If you host your content off your music website, you need to make the connection obvious. Include an “About” page that shares your story. Highlight your musical journey and your creative career as an indicator of your expertise on the subject.

You should also mention your career and bring out stories in your articles and videos.Preface an amp review by saying you brought it on tour and recorded some awesome sounding live videos with it. Include the live video to prove your point (and introduce your readers to your music).

If you’re teaching people on YouTube about modes, you could mention that you used a certain mode when writing a new song you have out. Play a short section of that song to show your point and include a card in the top right corner to link to your music video.

The Business of Making a Record (Part II)

[Editors Note: This is the second in a three-part series of guest articles from Coury Palermo. Over the next few months, he’ll break down what it means to grind it out and write, record, release and promote a DIY album early in your musical career. Coury is a songwriter, producer and musician who is currently one-half of duo love+war.]


Read “The Business of Making a Record (Part I)” here.

It’s time. The most exciting part of the process is here. You’re recording the material you’ve written or a collection of songs you feel best articulates where you are as a musician. You’ve spent countless hours arranging, tweaking, and rehearsing the material, and now you’re ready – or are you?

I will never forget my first real experience in the studio. I spent years working in the industry and trying to stumble upon another opportunity that would find me behind the glass – sketching out the ideas that would become my first “Masterpiece.” With each recording experience that followed, those delusions of grandeur never disappeared.

As artists, if we aren’t aiming for greatness, what’s the point? Many musicians think “completed material” equals good material – not necessarily. I’ve long believed that a good song is truly a good song if it stands on it’s own; if, when the bells and whistles are stripped away, the melody and lyric lose none of their magic.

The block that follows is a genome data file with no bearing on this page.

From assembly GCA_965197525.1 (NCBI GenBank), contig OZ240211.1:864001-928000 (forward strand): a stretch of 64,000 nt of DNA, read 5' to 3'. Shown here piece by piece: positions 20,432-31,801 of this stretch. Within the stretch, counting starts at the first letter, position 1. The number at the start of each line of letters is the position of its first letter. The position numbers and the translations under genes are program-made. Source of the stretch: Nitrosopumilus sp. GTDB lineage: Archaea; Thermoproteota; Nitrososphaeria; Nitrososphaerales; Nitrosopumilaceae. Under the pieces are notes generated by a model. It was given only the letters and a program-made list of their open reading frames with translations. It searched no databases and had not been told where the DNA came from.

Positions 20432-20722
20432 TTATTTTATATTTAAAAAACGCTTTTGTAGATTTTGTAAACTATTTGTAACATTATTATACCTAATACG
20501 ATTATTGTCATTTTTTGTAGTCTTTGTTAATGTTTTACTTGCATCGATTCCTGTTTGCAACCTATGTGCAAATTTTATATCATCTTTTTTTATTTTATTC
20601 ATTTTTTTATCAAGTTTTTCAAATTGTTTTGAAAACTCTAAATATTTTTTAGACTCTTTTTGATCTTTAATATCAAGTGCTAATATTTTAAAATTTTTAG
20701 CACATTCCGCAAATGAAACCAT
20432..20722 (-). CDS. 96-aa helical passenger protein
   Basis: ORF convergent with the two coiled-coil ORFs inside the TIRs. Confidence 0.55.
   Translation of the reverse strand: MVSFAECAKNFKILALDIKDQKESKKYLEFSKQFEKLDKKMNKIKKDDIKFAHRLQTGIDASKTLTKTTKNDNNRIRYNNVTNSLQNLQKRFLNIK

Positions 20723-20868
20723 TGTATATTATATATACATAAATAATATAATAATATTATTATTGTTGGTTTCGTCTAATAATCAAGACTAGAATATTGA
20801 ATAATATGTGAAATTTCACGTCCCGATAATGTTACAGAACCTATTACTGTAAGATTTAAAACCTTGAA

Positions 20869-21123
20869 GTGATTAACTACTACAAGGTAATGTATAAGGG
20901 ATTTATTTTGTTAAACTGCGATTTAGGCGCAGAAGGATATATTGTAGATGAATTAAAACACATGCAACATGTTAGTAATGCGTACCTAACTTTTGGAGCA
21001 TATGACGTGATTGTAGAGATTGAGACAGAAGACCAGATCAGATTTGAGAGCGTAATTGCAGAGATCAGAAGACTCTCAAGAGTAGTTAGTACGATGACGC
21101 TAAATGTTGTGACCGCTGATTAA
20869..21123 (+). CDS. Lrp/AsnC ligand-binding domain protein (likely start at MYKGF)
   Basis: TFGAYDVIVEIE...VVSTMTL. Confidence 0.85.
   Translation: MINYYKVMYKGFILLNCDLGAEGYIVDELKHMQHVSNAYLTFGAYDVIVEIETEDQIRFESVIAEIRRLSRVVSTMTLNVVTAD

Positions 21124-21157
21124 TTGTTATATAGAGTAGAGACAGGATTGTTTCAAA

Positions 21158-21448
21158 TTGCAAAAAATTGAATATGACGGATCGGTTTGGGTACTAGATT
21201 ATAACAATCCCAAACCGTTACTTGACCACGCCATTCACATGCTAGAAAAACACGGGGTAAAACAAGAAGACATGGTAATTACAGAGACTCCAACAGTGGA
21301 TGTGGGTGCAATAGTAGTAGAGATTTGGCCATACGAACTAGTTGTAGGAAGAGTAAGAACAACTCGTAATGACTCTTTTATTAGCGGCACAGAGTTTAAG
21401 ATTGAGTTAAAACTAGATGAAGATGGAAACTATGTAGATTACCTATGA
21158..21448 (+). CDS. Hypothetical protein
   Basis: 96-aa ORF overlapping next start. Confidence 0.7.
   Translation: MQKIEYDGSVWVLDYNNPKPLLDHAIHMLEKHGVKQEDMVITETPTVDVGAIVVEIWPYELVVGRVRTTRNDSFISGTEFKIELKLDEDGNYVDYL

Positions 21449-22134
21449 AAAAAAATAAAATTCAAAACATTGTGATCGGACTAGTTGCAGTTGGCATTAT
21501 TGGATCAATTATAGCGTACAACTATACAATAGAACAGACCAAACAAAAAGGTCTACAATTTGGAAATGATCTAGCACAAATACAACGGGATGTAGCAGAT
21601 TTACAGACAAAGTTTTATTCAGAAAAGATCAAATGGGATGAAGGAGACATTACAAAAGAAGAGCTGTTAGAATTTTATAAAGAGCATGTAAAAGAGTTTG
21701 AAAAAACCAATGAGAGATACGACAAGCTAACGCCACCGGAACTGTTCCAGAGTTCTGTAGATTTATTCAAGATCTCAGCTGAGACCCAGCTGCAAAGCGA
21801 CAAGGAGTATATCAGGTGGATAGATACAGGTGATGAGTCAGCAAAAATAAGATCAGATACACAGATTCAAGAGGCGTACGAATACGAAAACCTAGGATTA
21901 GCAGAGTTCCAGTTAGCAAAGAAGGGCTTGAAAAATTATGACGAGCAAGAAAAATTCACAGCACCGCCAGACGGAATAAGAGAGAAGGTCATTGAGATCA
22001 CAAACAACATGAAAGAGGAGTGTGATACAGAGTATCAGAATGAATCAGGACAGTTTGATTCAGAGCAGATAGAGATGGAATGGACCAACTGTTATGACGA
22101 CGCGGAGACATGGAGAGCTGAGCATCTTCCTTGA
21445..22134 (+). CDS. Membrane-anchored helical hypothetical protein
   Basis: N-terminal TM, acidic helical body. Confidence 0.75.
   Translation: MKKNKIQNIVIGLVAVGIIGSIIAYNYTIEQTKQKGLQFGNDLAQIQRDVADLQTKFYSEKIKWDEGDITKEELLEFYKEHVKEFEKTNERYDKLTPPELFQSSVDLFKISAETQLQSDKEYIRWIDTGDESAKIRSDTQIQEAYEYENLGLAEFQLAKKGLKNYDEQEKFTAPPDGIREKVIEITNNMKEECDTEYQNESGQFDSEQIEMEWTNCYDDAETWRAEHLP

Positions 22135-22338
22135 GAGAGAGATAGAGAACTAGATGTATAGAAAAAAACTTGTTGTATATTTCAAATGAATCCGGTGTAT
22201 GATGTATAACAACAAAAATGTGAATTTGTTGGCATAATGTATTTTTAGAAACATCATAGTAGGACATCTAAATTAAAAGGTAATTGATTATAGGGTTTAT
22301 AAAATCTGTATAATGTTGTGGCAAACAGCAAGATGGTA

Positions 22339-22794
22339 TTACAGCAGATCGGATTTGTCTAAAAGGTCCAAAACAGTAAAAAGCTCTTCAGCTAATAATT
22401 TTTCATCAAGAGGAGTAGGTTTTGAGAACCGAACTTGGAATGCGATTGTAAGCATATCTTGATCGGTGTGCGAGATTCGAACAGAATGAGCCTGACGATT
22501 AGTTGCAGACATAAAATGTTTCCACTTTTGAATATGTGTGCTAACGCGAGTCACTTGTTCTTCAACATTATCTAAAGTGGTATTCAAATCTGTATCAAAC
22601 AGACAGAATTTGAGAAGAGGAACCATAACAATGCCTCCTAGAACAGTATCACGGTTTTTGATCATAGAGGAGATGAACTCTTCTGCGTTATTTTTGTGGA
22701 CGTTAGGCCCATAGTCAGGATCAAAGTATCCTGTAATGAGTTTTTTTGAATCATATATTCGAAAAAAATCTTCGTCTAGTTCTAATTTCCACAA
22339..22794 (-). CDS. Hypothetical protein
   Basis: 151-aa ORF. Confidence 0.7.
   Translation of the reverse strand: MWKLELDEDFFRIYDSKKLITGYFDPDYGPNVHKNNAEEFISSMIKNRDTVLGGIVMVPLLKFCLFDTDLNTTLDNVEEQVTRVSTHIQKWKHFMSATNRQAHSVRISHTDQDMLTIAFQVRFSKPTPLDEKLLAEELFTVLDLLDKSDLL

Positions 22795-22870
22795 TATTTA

Always go for great. If the songs are “there,” you’ve jumped the first hurdle as you begin the sometimes arduous, but always rewarding, journey of making a record.

Don’t forgo the magic to fit into the box.

There was once an industry standard for making a record – or more accurately “a folklore” attached to the process. As an independent, you would find a producer, pick a studio, and usually work with the engineer said studio provided. Though this practice still exists in some instances, the last ten or so years have brought about a very different school of thought.

We are no longer tethered to the “way it has to be done.” One of my favorite albums of the past decade, In The Early Morning, is a testament to the less conventional rulebook of recording.

Singer-Songwriter James Vincent McMorrow recorded his debut in a small house off the Irish coast – completely alone. No engineer – no producer – no carefully sound-proofed vocal booth – just a microphone and a hand full of instruments.

This “no-frills” approach to recording has been used to varying degrees of success on albums by artist such as Bon Iver, Eurythmics, Bruce Springsteen, and Peter Gabriel just to name a few. Some of the most successful indie acts in recent years created most, if not all, of their widely blogged about tracks in the comfort of their bedroom.